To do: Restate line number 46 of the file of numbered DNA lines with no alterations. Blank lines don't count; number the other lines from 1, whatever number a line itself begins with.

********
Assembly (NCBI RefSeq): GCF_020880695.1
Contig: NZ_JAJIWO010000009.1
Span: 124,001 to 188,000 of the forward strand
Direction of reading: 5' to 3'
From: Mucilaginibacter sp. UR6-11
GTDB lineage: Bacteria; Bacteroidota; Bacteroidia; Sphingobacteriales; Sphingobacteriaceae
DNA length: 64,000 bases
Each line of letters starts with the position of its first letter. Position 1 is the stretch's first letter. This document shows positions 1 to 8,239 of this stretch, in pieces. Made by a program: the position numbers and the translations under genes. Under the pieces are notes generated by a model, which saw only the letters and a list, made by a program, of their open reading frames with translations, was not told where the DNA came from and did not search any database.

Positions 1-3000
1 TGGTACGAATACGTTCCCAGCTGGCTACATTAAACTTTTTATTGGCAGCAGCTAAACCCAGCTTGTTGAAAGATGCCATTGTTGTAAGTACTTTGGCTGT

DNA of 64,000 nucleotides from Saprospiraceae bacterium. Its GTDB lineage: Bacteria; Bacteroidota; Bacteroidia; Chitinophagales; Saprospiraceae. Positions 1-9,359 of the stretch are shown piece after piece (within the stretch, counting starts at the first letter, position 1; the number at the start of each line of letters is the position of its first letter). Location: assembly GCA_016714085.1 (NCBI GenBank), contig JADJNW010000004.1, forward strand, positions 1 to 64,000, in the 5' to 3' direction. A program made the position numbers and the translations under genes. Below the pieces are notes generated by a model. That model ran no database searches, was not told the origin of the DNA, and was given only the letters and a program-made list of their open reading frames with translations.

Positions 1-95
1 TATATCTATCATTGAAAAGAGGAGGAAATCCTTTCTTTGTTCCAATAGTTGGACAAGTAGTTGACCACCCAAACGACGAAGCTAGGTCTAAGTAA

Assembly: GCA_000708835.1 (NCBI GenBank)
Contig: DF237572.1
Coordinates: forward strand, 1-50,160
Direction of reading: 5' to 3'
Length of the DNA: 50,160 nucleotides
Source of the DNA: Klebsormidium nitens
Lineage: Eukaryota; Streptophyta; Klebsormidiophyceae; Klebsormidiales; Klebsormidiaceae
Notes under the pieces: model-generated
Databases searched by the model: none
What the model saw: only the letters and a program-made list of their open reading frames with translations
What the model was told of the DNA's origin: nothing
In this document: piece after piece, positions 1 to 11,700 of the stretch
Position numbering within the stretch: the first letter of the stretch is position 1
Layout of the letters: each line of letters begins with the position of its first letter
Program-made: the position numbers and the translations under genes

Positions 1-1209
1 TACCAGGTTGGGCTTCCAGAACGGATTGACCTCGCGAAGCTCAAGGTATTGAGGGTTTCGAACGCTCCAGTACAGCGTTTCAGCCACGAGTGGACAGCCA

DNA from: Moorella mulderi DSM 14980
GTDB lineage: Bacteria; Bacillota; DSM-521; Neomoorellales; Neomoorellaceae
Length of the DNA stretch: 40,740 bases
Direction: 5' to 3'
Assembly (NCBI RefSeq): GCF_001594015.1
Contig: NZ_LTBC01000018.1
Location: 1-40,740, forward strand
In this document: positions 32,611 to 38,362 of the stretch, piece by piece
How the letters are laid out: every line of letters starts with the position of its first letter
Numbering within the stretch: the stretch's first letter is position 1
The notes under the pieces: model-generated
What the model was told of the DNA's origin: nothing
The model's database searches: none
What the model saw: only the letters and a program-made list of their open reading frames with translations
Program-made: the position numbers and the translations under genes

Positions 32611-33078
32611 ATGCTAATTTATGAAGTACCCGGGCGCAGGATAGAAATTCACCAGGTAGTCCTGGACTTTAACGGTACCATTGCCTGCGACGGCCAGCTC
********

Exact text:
Positions 32611-33078